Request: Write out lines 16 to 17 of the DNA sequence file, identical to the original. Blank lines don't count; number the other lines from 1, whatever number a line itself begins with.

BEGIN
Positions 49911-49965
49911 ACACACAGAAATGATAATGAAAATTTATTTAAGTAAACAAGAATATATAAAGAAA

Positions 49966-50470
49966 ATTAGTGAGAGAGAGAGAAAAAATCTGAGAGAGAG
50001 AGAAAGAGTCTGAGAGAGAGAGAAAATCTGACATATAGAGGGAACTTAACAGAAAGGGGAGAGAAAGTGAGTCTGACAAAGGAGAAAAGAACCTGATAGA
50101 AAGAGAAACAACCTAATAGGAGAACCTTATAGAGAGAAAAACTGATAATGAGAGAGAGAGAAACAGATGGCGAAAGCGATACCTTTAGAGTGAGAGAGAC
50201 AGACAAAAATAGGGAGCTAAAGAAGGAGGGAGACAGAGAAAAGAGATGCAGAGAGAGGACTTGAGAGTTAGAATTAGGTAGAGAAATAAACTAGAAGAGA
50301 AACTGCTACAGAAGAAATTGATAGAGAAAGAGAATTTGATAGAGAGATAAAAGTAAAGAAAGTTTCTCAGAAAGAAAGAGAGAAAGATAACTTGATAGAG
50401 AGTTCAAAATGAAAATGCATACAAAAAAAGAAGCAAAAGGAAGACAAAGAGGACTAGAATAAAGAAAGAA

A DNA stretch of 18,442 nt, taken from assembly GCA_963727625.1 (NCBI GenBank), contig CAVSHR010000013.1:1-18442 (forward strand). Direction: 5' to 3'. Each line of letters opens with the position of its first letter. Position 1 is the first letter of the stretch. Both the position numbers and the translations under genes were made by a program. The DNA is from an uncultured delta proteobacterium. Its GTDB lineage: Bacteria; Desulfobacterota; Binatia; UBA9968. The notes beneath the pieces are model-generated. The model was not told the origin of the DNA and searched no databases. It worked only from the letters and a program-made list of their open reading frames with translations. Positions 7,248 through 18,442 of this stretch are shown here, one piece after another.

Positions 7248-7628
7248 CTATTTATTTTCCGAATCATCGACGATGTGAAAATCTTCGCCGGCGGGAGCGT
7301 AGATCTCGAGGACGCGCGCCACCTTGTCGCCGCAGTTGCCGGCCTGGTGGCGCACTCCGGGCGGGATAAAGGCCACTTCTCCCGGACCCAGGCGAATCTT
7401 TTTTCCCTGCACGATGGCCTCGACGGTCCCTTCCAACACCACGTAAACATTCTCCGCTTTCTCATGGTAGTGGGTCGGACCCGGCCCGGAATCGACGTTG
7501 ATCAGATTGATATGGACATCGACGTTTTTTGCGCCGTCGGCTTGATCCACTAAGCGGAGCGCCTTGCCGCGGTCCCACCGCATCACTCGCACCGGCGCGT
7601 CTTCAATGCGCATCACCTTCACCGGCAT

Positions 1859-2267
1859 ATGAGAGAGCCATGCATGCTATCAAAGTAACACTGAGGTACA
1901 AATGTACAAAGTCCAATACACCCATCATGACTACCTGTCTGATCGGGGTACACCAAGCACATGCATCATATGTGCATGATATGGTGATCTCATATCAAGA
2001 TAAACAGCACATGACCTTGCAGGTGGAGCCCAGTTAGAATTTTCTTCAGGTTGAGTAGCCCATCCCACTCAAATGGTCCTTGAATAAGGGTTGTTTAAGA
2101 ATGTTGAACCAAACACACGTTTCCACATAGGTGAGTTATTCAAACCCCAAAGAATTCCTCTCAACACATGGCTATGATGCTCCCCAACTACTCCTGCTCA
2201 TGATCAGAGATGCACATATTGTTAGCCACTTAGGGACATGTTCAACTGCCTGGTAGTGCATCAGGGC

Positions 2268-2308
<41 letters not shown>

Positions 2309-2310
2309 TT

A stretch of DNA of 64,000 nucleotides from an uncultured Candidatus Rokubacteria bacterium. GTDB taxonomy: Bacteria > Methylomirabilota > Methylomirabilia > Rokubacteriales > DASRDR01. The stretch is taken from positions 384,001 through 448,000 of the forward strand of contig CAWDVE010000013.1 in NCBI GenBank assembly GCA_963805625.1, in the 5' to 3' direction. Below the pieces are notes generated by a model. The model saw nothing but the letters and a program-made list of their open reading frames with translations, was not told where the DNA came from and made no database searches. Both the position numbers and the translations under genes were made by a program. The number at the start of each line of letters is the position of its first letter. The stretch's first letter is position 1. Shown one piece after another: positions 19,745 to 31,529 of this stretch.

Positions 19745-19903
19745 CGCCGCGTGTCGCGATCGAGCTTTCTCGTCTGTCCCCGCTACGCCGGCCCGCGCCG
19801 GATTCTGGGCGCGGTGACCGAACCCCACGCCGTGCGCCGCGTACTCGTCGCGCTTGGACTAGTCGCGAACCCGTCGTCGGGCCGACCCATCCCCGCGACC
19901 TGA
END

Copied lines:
7601 CTTCAATGCGCATCACCTTCACCGGCAT

Positions 1859-2267